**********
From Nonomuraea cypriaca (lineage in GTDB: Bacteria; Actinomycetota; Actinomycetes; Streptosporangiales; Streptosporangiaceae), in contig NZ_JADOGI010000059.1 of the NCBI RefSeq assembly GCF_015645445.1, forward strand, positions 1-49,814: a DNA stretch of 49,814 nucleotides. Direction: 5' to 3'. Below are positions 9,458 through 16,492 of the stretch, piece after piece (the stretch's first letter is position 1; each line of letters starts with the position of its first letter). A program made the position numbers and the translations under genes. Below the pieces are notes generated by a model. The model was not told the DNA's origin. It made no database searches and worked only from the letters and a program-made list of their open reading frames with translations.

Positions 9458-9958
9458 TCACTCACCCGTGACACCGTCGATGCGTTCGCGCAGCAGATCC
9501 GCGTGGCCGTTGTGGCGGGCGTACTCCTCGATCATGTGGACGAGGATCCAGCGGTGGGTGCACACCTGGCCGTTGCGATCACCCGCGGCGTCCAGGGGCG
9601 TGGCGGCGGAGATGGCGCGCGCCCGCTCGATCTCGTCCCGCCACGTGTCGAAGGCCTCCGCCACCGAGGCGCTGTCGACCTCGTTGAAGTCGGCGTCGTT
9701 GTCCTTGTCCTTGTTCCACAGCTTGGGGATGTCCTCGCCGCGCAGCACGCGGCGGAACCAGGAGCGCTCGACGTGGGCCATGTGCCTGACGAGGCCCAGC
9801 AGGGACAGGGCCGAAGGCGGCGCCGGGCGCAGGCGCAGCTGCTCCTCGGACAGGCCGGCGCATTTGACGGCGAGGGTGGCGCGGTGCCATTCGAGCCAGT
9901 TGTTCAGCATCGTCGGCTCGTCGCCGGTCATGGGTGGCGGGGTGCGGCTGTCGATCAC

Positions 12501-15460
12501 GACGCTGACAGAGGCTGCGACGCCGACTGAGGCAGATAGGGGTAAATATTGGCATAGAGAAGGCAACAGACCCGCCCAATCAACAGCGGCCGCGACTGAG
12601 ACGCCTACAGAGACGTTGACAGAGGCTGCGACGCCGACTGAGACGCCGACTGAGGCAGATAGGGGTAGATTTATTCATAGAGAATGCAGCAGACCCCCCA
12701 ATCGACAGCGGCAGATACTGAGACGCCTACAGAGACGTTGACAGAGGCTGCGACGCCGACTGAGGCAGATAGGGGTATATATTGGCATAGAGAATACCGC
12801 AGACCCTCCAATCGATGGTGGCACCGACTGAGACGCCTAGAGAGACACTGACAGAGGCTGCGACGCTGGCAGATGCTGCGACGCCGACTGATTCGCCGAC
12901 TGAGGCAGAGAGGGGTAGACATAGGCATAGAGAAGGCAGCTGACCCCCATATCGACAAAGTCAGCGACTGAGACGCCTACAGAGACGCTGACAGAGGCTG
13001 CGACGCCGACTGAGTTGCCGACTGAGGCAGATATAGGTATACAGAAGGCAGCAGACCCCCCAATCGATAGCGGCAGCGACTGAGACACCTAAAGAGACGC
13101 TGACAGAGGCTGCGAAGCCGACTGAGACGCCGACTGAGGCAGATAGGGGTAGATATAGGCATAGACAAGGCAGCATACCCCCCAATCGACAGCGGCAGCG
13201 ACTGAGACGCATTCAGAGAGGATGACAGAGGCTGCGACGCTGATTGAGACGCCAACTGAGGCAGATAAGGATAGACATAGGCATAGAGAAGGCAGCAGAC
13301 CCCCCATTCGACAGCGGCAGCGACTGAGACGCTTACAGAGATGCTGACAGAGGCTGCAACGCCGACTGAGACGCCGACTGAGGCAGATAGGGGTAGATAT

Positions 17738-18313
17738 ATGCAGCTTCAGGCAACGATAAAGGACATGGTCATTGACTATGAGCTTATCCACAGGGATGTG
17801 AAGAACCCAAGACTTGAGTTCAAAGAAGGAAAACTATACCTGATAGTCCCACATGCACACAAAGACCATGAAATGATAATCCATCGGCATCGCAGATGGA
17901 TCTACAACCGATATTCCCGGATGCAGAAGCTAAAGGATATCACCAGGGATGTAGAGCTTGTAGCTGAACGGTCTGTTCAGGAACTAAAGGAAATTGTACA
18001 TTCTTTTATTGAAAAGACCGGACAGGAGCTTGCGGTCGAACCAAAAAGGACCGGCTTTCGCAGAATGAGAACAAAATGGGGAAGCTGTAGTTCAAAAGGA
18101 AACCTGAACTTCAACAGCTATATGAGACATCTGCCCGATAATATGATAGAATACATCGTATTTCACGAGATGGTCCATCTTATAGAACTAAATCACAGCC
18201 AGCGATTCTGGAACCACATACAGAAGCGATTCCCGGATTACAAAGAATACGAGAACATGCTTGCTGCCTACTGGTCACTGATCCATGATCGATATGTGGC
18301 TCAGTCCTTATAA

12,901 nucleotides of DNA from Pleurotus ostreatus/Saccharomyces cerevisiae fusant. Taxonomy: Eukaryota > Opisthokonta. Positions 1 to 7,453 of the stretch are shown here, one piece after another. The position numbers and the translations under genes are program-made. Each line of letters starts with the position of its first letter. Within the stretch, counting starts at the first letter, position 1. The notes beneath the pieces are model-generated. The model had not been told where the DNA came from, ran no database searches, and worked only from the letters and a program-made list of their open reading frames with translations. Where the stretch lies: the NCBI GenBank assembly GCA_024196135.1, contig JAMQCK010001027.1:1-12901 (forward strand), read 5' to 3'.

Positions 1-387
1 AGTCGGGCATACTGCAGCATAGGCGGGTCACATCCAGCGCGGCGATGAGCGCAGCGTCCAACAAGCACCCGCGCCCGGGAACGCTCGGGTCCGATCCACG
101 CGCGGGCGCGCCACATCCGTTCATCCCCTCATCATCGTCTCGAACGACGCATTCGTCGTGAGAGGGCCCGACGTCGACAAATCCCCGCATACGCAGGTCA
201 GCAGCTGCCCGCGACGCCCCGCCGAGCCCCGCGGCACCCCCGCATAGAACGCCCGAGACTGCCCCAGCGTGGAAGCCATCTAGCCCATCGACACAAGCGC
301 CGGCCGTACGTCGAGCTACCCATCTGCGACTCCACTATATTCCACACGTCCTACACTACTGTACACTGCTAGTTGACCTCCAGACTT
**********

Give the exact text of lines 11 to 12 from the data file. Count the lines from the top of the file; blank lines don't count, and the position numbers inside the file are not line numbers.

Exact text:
12601 ACGCCTACAGAGACGTTGACAGAGGCTGCGACGCCGACTGAGACGCCGACTGAGGCAGATAGGGGTAGATTTATTCATAGAGAATGCAGCAGACCCCCCA
12701 ATCGACAGCGGCAGATACTGAGACGCCTACAGAGACGTTGACAGAGGCTGCGACGCCGACTGAGGCAGATAGGGGTATATATTGGCATAGAGAATACCGC